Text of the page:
That should go without saying; but sometimes users don't want to bother or put the time and effort into understanding the whole picture. As you mentioned, this is likely the primary reason why the answer you're referring to was deleted. Basically, their approach was "Their values don't matter", taking the "my way or the highway" solution, which just is not acceptable here.

"Back it up!" is dependent on the situation.

As it may have been made clear through context; "personal experience" or a link depends on the type of question that's being asked. In this situation, "personal experience" is the more appropriate, though obviously if it did not happen to you, a blog or podcast, etc might have the evidence to support your question; so a link would work well. Generally in rule clarifications etc, a link is the more appropriate.

That said, "Backing it Up!" is what makes the difference between a good answer, and a better answer.

Again, you've mentioned that some people do give good advice, but since they're just "ideas", they haven't been tried and tested. That doesn't mean that they're bad answers though - it just means that while these ideas are good, the answer that has evidence of its efficacy is better.

To quote Barbossa, the "Back it Up!" policy is more of a guideline, than an actual rule

Much like many other "rules" we have here. We aim for a 1:1 Question to answer ratio (purely to reduce noise, duplication, etc). That doesn't necessarily mean that more than one answer on a question is unacceptable. Votes don't determine the wright or wrong answer, or necessarily a good or bad question. A lot of the time these "rules", like the questions they apply to, are subjective.

The main thing you want to follow is the Code of Conduct - Be Nice

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    \$\begingroup\$ "We aim for a 1:1 Question to answer ratio." - We do? \$\endgroup\$ – V2Blast May 21 at 3:32
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    \$\begingroup\$ Aim for, but we don't enforce. The only enforcement of that is duplicate, harmful or answers that aren't actually answers. \$\endgroup\$ – Ben May 21 at 3:42
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    \$\begingroup\$ Yes, I'm confused about the claim that we aim for that. I've never been aware of any such aim. If we dealt solely with questions with objective answers, it might be an achievable goal, but even then there might be different answers that explain the answer in different ways. \$\endgroup\$ – V2Blast May 21 at 3:43
  • \$\begingroup\$ A good answer, but I don't think it really addresses potential misuses of this policy. \$\endgroup\$ – user-024673 May 21 at 3:44
  • \$\begingroup\$ @V2Blast It may not be explicitly, but in my experience there are a lot of policies that move towards that aim. For example, banning collaborative discussion in comments, partial answers, etc. Perhaps this topic needs to be explored elsewhere if it's questionable, since it doesn't seem like the impressions of people are matching up, perhaps certain policies need to be revised now that we have seen them in action. \$\endgroup\$ – user-024673 May 21 at 3:45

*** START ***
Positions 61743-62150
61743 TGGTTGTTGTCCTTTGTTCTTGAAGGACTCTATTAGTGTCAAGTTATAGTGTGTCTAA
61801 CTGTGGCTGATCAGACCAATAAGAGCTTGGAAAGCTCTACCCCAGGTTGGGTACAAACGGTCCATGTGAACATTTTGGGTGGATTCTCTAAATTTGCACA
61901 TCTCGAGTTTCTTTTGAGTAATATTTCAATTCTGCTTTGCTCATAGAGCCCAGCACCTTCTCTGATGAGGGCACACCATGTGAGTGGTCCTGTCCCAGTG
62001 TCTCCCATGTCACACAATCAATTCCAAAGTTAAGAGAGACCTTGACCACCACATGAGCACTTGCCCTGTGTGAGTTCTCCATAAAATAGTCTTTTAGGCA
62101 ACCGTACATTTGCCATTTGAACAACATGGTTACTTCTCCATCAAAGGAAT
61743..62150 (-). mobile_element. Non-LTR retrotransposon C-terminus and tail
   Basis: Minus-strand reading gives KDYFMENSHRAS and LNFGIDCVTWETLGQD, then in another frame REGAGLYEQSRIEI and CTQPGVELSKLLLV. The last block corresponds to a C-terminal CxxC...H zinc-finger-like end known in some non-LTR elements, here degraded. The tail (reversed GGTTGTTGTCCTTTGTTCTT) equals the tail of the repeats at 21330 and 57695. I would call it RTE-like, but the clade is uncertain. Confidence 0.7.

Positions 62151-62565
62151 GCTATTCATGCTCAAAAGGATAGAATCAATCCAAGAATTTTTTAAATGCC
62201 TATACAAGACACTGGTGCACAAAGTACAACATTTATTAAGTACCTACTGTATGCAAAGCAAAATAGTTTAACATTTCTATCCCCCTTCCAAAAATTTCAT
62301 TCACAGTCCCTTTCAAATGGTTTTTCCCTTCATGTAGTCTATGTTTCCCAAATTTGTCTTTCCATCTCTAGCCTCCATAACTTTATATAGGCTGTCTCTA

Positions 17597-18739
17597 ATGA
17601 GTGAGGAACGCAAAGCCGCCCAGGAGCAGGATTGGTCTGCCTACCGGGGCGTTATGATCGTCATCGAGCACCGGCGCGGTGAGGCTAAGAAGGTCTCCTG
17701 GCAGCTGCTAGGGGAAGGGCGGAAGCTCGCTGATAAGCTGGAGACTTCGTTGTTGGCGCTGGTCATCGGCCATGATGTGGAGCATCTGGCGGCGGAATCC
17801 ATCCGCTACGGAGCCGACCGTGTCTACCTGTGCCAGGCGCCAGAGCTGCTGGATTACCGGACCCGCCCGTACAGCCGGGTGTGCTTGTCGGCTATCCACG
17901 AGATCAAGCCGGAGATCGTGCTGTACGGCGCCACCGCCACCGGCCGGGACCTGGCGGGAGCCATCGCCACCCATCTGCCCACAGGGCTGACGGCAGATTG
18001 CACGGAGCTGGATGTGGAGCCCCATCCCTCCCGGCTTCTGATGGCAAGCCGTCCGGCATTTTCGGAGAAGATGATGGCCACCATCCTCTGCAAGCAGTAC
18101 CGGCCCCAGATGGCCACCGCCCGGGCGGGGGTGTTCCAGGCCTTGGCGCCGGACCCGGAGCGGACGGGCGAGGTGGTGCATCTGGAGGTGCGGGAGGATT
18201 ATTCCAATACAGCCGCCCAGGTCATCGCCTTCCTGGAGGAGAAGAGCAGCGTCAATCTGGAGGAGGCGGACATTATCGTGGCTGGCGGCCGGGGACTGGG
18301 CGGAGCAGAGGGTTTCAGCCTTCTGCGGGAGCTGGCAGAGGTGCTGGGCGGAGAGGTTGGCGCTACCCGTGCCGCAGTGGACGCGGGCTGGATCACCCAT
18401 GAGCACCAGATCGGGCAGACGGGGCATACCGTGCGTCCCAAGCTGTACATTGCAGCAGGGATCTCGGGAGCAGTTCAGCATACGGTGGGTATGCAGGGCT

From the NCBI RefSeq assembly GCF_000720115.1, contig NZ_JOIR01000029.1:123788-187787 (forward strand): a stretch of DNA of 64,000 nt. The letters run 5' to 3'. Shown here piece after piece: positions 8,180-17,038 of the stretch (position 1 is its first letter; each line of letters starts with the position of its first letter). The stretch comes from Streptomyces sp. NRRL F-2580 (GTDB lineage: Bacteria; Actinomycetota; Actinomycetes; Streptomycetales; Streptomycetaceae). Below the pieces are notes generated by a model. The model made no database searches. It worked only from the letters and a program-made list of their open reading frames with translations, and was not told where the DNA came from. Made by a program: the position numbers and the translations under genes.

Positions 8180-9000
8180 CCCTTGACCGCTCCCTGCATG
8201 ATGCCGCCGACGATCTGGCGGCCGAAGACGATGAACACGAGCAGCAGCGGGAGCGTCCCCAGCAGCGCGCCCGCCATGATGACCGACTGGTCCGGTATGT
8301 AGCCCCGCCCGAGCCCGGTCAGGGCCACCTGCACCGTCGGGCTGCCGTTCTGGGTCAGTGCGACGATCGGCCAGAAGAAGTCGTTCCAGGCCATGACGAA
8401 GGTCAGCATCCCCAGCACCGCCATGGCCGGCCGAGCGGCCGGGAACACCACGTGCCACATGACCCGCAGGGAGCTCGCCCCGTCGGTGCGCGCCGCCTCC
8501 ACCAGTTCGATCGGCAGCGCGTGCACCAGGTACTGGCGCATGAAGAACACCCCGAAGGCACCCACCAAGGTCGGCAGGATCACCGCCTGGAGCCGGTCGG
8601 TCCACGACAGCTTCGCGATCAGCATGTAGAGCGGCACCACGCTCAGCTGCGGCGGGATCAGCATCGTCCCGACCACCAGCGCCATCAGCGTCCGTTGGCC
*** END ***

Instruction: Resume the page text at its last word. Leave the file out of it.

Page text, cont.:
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    \$\begingroup\$ @gszavae: ...I don't see how any of those policies indicate an aim of "one answer per question" or even remotely move toward it... If anything, those policies result in moving away from such an outcome, since each person leaves their own answer instead of all collectively creating a single answer. \$\endgroup\$ – V2Blast May 21 at 3:47
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    \$\begingroup\$ @gszavae misuses of the policy are handled differently. That's why we have mods :) \$\endgroup\$ – Ben May 21 at 3:47
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    \$\begingroup\$ Btw, so it's all here, a comment I made in chat a moment ago: "I wish the word "policy" weren't getting slung around so much. Like it or not, we don't really have policies nearly as much as we have practices. There are very few things around here that anyone--editor, voter, moderator, employee--is going to say is so clear that 'yes, this will be applied in all situations, no consideration given, no context needed.'" \$\endgroup\$ – nitsua60 May 21 at 4:01
  • \$\begingroup\$ @Ben Could you address them? I also have mod powers and when I see a comment asking "have you ever been in this exact situation?" I'm not sure what the correct handling is. It's at least a seemingly valid concern, and often they link the policy directly. \$\endgroup\$ – user-024673 May 21 at 4:03
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    \$\begingroup\$ Okay, but I'm totally unclear on what "the situation" is that you're referring to. Seeing something you think could use more backup? Leave a comment. Or don't. And/or vote. Seeing someone leave a comment that you think is abusively invoking Back It Up? Comment back (nicely) with why you think more backup isn't needed. Pop into chat to ask "hey, that comment strikes me as unnecessary, can I get some more eyes on it?" Post a meta that references the particular situation or well-described pattern. [Also, I don't know that adage.] \$\endgroup\$ – nitsua60 May 21 at 4:08
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    \$\begingroup\$ @nitsua60 Well, you guessed perfectly. I think of jumping in chat as a last resort, but maybe I should be doing it more frequently. \$\endgroup\$ – user-024673 May 21 at 4:31
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    \$\begingroup\$ Somewhat off topic of the main discussion, but it comes as a complete surprise to me that we aim for 1:1 Q:A ratio. The only way that could work is with some expectation that people will go and delete lower-voted or non-accepted answers. \$\endgroup\$ – Novak May 21 at 6:35
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    \$\begingroup\$ @gszavae I have never seen that encouragement, and encouragement is not expectation. \$\endgroup\$ – Novak May 21 at 6:51
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    \$\begingroup\$ Let us continue this discussion in chat. \$\endgroup\$ – linksassin May 21 at 7:23
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    \$\begingroup\$ I've cleaned up some of the comments that are reduplicated in the chat room above (just the back-and-forth with linksassin and gszavae; the others' earlier comments don't appear in the chat room, so responses to those would be left without context). \$\endgroup\$ – V2Blast May 22 at 19:22